BTS Developing Ephemeral’s fading tattoo ink

Hi Redditors, I’m Brennal Pierre Co-founder and CTO at Ephemeral Tattoo. I’m not very active on social media, but wanted and felt the need to contribute to the ongoing discussions about Ephemeral Tattoo on Reddit because we’ve been seeing a lot of good dialogue here. My hope is to engage in a conversation more than anything so we can get feedback on our product and answer questions.

To start, here’s a bit about how we got started – how we got here, who we are and why we are here, our journey and the scientific process behind it all. Note: Our site doesn’t have all this background yet (something we are working on).

Seven years ago, while conducting research at NYU Tandon School of Engineering, an interesting problem was brought to my attention: Can we make tattoos disappear, without the help of laser surgery? My colleague and co-founder, Dr. Vandan Shah and I thought we had the solution to the problem, and so we embarked on this journey to create a novel tattoo ink, which does not require laser surgery removal. After years of research and testing (more on that in a moment), here we are today, the first tattoo ink that disappears by itself over time. What started for me as a purely technical problem, has blossomed into Ephemeral Solutions Inc, otherwise known as Ephemeral Tattoo.

The journey to getting our made-to-fade ink consumer ready was quite challenging. In the early stages of product development, the biggest problem was actually getting our tattoos to last long enough. While you may think that the difficult part is making the ink disappear, it is actually far more difficult controlling the fade. Our earliest ink only lasted a few days. With over 7 years of iterations, figuring out the relationship between ink and the human body, we were able to push it to weeks, then months. Here’s an early example on me:

Image of fade journey

As co-founders we wore each iteration before ever transferring to anyone else’s skin. We worked (and still work) with the medical community to ensure that we could provide the safest product and best aftercare regimen to work with our tattoos. We spare nothing to ensure our customers are satisfied.

The other challenge we encountered was making the ink feel easy to use for artists while also being able to execute a nice fine line. I recall working with a fine line tattoo artist years ago, who consistently gave us a 1 out of 10 for ink performance – those were tough times but extremely satisfying to get feedback on what we could do better. We have tried to keep the spirit of tattooing with permanent ink. Our machines and tools are all used with traditional permanent tattoo inks – the process is essentially the same. We’ve had the pleasure of working with lots of tattoo artists over the years, from the earliest stages, to make sure the ink felt good as an actual tattooing medium. Often we’d get feedback that the ink felt different or that we couldn’t make the types of lines the artists wanted.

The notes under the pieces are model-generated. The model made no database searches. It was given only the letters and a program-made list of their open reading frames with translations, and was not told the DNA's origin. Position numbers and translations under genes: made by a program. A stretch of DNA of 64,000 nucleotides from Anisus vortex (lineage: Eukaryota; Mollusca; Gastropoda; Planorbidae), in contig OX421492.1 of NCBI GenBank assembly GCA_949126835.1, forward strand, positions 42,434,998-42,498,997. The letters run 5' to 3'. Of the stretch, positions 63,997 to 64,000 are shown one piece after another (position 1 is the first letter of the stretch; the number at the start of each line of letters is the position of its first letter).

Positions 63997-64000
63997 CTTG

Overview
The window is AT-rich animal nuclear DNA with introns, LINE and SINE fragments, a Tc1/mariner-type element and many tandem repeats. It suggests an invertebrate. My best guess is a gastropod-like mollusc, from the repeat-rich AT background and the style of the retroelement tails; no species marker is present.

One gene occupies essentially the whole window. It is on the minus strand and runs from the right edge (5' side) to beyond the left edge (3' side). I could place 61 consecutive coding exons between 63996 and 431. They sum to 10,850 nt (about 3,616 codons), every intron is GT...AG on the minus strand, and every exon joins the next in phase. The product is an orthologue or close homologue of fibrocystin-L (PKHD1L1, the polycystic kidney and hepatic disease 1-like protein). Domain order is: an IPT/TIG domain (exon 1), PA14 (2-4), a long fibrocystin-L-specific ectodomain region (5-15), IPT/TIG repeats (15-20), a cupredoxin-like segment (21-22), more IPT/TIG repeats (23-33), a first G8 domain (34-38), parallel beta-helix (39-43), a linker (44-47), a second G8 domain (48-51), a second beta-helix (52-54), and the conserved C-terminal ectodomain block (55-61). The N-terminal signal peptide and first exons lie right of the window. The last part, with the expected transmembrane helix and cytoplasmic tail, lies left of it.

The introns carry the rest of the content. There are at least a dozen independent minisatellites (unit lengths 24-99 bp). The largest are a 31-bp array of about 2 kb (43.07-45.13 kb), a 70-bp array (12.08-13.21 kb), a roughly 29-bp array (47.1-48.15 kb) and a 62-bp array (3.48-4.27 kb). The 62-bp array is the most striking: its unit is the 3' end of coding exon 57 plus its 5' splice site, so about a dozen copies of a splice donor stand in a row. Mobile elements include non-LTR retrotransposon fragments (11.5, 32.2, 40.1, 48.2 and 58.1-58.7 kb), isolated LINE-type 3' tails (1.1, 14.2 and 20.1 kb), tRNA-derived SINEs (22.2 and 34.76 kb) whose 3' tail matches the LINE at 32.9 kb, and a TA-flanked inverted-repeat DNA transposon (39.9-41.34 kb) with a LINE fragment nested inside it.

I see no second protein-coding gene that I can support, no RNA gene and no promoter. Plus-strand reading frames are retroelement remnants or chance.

In addition to artist input we pushed the boundaries, early and aggressively to find out what this ink could actually do. We wanted our ink to transfer similarly to traditional tattoo ink so that trauma to the skin would be minimized. We tried to understand what the ill-effects of a poorly executed tattoo would look like – we endured, what is known in the community as blow-outs. This meant driving needles into our skin, deeper than the tattoo artist would typically go, which oftentimes leads to scarring. Fast forward to today and we have an ink that transfers nicely to the skin, actually lasts long enough and is designed to last 9-15 months. This was achieved after years of tests done on me and my fellow co-founders, and, when we felt confident in the safety and efficacy of the formulation, only then did we begin additional trials on close family and friends, followed by clinical trials.

So then why does the fade time vary? Our skin is one of the most complex organs. And I’m sure everyone on this forum knows this from experience trying different skin products. What works perfectly for one may not work well for others. We learned that although we could vary the rate at which our ink breaks down, there’s still an intimate relationship between the way the ink breaks down and the immune system’s ability to remove the ink. Because of the variability in every human’s skin physiology and immune system, we can sometimes see huge differences in the way the ink fades. There are a plethora of other reasons for variation in the way the ink fades: the thickness of the line, if there is shading and the placement.

Questions? We’ve heard a lot of questions around scarring, sensitive placements, and tattooing on different skin tones. Do any of these feel like topics you’d like us to cover? I focused more on our history, the work behind the ink, and the fade for the first post but would love to address any concerns, fears or just questions you may have. I’ll do my best to answer each question with as much transparency without compromising intellectual property. I welcome questions from wearers of Ephemeral tattoos, anyone who is thinking about an Ephemeral tattoo and anyone who is skeptical of Ephemeral tattoos. My goal is to ensure that you’re as well versed on Ephemeral tattoos as anyone working at our company.

Best,
Brennal Pierre, Ph.D